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Mycological Progress

, Volume 17, Issue 4, pp 489–500 | Cite as

Mycobiomes of sympatric Amorphophallus albispathus (Araceae) and Camellia sinensis (Theaceae) – a case study reveals clear tissue preferences and differences in diversity and composition

  • Martin Unterseher
  • Samantha C Karunarathna
  • García Roberto Cruz
  • Nikki H Dagamac
  • Mathilde B Dahl
  • Serena E Dool
  • Michelle Galla
  • Lina Herbst
  • R Henrik Nilsson
  • Sébastien J. Puechmaille
  • Caroline Schöner
  • Michael Schöner
  • Abu B Siddique
  • Annette Teltewskoi
  • Kristina Wicke
  • David G Würth
  • Christian Wurzbacher
  • Kevin D Hyde
Original Article

Abstract

Multiple biotic and abiotic parameters influence the dynamics of individual fungal species and entire communities. Major drivers for tropical plant endophytes are undoubtedly seasonality, local habitat conditions and biogeography. However, host specialization and tissue preferences also contribute to the structuring of endophytic mycobiomes. To elucidate such specializations and preferences, we sampled two commercially important, unrelated plant species, Amorphophallus albispathus and Camellia sinensis (tea plant) simultaneously at close proximity. The mycobiomes of different tissue types were assessed with high-throughput amplicon sequencing of the internal transcribed spacer DNA region. Both plants hosted different fungal communities and varied in α- and β-diversity, despite their neighboring occurrence. However, the fungal assemblages of Amorphophallus leaflets shared taxa with the mycobiomes of tea leaves, thereby suggesting common driving forces for leaf-inhabiting fungi irrespective of host plant identity. The mycobiome composition and diversity of tea leaves was clearly driven by leaf age. We suggest that the very youngest tea leaves are colonized by stochastic processes, while mycobiomes of old leaves are rather similar as the result of progressive succession. The biodiversity of fungi associated with A. albispathus was characterized by a large number of unclassified OTUs (at genus and species level) and by tissue-specific composition.This study is the first cultivation-independent high-throughput assessment of fungal biodiversity of an Amorphophallus species, and additionally expands the knowledge base on fungi associated with tea plants.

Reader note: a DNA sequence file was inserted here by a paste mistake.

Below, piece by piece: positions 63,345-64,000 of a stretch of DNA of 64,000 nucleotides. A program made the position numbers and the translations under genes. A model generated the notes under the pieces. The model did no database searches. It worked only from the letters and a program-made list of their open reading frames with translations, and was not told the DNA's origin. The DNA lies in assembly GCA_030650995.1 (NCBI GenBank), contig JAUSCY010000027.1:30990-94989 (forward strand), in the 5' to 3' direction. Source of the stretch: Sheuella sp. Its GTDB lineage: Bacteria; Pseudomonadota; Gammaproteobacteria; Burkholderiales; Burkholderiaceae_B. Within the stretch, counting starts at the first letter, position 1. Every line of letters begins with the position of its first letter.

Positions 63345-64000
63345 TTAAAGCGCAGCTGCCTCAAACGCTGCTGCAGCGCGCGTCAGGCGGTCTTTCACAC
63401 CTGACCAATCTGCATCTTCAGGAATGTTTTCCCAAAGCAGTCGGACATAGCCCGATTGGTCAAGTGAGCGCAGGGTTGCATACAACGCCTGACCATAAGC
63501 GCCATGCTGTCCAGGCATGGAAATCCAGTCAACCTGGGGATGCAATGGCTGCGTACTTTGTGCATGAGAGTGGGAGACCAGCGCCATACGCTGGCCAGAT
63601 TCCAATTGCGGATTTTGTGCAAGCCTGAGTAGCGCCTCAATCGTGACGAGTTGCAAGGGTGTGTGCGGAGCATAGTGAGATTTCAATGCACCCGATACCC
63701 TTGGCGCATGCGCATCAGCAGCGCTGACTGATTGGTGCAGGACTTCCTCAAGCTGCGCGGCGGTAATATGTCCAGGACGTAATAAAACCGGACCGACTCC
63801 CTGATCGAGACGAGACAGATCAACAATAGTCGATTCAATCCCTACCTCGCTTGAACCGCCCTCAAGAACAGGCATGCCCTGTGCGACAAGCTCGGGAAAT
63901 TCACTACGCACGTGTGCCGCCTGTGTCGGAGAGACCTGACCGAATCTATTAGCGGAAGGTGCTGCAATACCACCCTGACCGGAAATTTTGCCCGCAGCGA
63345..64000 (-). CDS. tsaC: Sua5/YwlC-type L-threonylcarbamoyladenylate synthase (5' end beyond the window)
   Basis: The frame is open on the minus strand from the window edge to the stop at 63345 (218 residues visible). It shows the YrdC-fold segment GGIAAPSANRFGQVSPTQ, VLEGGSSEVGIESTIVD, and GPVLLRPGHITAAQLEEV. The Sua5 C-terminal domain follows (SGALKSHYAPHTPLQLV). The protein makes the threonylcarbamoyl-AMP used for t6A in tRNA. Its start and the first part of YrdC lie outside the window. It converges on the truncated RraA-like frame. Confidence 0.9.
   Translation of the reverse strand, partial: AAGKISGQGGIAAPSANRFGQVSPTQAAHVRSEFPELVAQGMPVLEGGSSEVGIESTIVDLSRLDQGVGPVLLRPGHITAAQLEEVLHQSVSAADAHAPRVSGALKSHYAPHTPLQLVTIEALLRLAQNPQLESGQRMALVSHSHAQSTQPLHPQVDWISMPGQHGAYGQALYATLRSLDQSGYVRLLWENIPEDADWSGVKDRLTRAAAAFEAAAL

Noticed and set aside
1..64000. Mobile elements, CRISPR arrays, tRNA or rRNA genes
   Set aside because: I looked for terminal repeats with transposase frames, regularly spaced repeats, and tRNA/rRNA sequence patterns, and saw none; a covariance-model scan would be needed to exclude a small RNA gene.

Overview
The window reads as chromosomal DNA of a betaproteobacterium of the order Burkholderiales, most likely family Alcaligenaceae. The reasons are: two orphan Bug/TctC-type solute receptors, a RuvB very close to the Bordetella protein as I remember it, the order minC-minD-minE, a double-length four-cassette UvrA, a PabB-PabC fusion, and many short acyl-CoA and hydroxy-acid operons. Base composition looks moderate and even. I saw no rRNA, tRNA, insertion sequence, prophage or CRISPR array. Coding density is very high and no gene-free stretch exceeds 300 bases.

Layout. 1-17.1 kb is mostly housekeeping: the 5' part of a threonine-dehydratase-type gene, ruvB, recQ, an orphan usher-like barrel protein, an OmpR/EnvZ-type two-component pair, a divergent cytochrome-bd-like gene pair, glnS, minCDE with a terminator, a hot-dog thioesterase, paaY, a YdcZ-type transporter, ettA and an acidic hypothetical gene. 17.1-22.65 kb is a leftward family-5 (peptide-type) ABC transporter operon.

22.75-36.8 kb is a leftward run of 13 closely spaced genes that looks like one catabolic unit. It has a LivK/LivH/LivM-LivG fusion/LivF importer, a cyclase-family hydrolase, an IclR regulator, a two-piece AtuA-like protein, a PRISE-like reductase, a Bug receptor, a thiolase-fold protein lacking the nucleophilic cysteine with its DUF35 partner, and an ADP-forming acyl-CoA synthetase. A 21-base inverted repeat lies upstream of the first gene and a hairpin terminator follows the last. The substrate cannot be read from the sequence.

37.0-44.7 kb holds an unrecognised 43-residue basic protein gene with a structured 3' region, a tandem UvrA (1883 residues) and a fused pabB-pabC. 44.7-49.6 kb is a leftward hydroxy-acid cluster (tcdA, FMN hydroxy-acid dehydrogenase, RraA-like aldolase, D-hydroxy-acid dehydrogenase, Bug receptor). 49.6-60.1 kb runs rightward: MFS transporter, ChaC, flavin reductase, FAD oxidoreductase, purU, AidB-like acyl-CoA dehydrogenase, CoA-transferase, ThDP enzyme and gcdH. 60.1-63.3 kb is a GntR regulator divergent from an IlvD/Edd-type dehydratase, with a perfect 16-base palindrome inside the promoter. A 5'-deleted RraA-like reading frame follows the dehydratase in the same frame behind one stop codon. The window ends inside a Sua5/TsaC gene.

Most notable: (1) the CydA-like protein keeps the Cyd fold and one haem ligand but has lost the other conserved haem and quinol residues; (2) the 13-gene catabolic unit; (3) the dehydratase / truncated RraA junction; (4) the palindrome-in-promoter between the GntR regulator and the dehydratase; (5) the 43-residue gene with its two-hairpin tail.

Keywords

Camellia Mycobiome diversity High-throughput metabarcoding Host specialization Tissue preferences of endophytes 

Notes

Acknowledgements

UM greatly acknowledges financial support from the German Science Foundation (DFG) under grant number UN 262/9-1, the German Academic Exchange Service (DAAD) for a travel grant to Northern Thailand and the Mushroom Research Centre. WC acknowledges financial support from the Marie Sklodowska-Curie action CRYPTRANS. UM also thanks Mushroom Research Foundation for the support of the field work at Mushroom Research Center (MRC), Chiang Mai. Klaus Fischer (Greifswald) and the DFG Research Training Group GRK 2010 RESPONSE are acknowledged for support of a PhD student workshop about metabarcoding during which most data were analyzed.

Supplementary material

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Copyright information

© German Mycological Society and Springer-Verlag GmbH Germany, part of Springer Nature 2018

Authors and Affiliations

  • Martin Unterseher
    • 1
  • Samantha C Karunarathna
    • 2
  • García Roberto Cruz
    • 3
  • Nikki H Dagamac
    • 3
  • Mathilde B Dahl
    • 3
  • Serena E Dool
    • 4
  • Michelle Galla
    • 5
  • Lina Herbst
    • 5
  • R Henrik Nilsson
    • 6
  • Sébastien J. Puechmaille
    • 4
  • Caroline Schöner
    • 4
  • Michael Schöner
    • 4
  • Abu B Siddique
    • 3
  • Annette Teltewskoi
    • 7
  • Kristina Wicke
    • 5
  • David G Würth
    • 3
  • Christian Wurzbacher
    • 6
  • Kevin D Hyde
    • 8
  1. 1.Evangelisches Schulzentrum MartinschuleGreifswaldGermany
  2. 2.Key Laboratory of Economic Plants and Biotechnology, Kunming Institute of BotanyChinese Academy of SciencesKunmingChina
  3. 3.University of Greifswald, Institute of Botany and Landscape EcologyGreifswaldGermany
  4. 4.University of Greifswald, Zoology Institute and MuseumGreifswaldGermany
  5. 5.University of Greifswald, Institute of Mathematics and Computer ScienceGreifswaldGermany
  6. 6.Department of Biological and Environmental SciencesUniversity of GothenburgGöteborgSweden
  7. 7.LifeMapsGreifswaldGermany
  8. 8.Center of Excellence in Fungal ResearchMae Fah Luang UniversityChiang RaiThailand

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